Devotional: April 1, 2020
Updated: Apr 2, 2020
“We are fools for the sake of Christ.”
I Corinthians 4: 10
Today is April Fool’s Day. This is often thought of as a day of laughter, and for practical jokes. Understandably, not many people are in a joking mood right now. Still, it is curious that the Apostle Paul writes to the church at Corinth, saying, “We are fools for the sake of Christ.”
Although this may seem to be a light-hearted statement, Paul was actually addressing a seriously troubled and divided Corinthian church. They were judgmental and prideful. Paul knew that this was not God’s will for the church he had founded, and so he sought to gently correct them.
Being judgmental is a behavior that is easy to slip into, without even realizing we are doing it. It was an unhealthy behavior. Paul saw that it could lead to great divides between people, and in the church. We may have an opinion about something that someone else is doing or saying, and we may judge that what they are doing or saying is wrong. Often, those judgments are quite harsh. Sometimes, the person with the strong opinion can turn out to be wrong. This is why Paul is so insistent for us not to fall into this behavior.
In the Corinthian church, people were judging who was the better leader: the Apostle Paul, who founded the church; or Apollos, a leader who came after Paul. Earthly loyalties are a distraction for the people. Rather than looking to God, they were focusing upon their human leaders. In this letter, Paul tries to show the Corinthians a better way that judgment. In verse 3 of this chapter, he says “with me it is a very small thing that I should be judged by you or by any human court. I do not even judge myself.” Frankly, Paul doesn’t care about what people think about him. He cares about what people think about God.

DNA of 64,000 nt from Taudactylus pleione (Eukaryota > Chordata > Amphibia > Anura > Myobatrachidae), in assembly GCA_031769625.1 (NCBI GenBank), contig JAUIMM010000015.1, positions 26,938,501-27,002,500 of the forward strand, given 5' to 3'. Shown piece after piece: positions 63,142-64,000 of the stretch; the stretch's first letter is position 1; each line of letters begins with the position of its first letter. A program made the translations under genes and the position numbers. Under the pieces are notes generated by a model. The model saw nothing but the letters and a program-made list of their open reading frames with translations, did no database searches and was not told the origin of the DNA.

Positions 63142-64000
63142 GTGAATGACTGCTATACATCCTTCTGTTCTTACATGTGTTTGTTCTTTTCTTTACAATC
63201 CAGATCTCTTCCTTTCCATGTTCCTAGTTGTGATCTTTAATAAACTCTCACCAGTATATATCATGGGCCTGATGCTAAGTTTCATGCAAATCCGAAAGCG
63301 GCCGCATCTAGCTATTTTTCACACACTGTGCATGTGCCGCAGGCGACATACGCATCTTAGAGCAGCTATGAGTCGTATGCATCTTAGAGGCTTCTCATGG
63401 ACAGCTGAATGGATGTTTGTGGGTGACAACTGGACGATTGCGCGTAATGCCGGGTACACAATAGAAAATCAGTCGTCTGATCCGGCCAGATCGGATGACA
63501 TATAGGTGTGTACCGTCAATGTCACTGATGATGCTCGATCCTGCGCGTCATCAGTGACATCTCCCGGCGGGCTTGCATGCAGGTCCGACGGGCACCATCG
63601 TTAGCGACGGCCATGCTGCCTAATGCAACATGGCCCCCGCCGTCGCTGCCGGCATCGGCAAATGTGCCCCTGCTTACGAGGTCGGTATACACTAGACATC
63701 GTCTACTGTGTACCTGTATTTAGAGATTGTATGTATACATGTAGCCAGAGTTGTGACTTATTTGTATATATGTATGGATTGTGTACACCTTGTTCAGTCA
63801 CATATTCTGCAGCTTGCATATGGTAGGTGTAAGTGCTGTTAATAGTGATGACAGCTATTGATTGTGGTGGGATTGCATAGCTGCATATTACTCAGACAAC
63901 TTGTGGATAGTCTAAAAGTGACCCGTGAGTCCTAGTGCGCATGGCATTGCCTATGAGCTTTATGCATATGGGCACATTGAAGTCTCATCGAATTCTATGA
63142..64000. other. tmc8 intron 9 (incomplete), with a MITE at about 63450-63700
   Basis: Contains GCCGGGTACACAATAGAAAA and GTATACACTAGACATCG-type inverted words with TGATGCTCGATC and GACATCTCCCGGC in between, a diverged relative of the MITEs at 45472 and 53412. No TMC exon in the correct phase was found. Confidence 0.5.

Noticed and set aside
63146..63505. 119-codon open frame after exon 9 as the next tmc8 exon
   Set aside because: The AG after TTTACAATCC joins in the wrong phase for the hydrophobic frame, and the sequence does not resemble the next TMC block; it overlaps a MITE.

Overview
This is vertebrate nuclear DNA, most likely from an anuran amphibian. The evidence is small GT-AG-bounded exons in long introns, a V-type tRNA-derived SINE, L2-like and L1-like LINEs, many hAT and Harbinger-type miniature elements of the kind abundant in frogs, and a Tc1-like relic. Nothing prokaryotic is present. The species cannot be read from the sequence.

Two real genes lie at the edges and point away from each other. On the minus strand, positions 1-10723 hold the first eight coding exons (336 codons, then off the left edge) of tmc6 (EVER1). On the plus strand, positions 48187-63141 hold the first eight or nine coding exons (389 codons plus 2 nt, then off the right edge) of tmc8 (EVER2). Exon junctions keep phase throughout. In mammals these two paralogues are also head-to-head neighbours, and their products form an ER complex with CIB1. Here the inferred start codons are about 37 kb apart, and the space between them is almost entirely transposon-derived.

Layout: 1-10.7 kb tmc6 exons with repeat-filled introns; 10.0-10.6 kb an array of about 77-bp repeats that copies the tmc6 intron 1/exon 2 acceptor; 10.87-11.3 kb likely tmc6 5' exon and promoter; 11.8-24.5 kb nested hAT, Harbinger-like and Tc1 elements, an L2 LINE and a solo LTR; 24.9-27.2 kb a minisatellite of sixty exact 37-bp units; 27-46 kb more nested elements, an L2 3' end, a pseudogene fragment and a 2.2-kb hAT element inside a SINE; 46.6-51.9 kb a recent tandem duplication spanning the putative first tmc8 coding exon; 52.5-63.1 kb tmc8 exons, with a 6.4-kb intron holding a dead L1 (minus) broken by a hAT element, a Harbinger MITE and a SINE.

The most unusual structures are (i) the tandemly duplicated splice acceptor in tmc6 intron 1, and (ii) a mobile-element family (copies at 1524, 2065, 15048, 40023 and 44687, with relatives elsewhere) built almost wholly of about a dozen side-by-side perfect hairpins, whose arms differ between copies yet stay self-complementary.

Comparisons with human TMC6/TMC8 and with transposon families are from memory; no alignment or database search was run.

He follows this up by affirming, in the very next verse, “It is the Lord who judges me.” Paul is explaining that God is the master judge. I love the sign which says, “Love everyone, and I will sort it out, God”.
Being a fool for Christ means being so focused upon Christ, that you don’t care about what the world thinks of you. It must be admitted that this is certainly easier said than done. Sometimes, others' opinions matter to us in the day-to-day, simple things. I’m not referring to things like should I wear this-or-that, what should I eat, or other daily decisions. I’m talking about God’s big picture for us. We need to realize and accept that God is the final judge of our lives. How we live and show Christ's love, through our actions, is what Paul is talking about.
Paul expands on what it means to be a fool for Christ in parts of verses 12 and 13. There, he writes of all true Christ-followers: “When reviled, we bless; when persecuted, we endure; when slandered, we speak kindly.” To the world, which believes more in “an eye for an eye, and a tooth for a tooth” Old Testament world-view, such selfless love for enemies is foolish. Only a fool would offer someone their coat, when that same person just took their shirt. And yet, that is what we are called to do.
The world will never fully understand the love we called to show to others, especially those who are hostile to the gospel. Yet showing such outlandish, “foolish” love may be the only way to break through the walls of pride and judgment in our world. After all, only a fool would willingly die on a cross for people who shouted, “Crucify Him!” Yet that is how much Jesus loved us. May we show His love to the world…
Prayer for the Day
Loving and holy God,
We confess that so often, we worry about what people think of us, and how they are judging us. The Apostle Paul was someone who cared less about the judgments of others, and more about following you. Help us to imitate his example. Make us into “fools for Christ,” loving in outlandish, crazy ways. We pray this prayer in the name of Your son, and our Savior, Jesus Christ. Amen.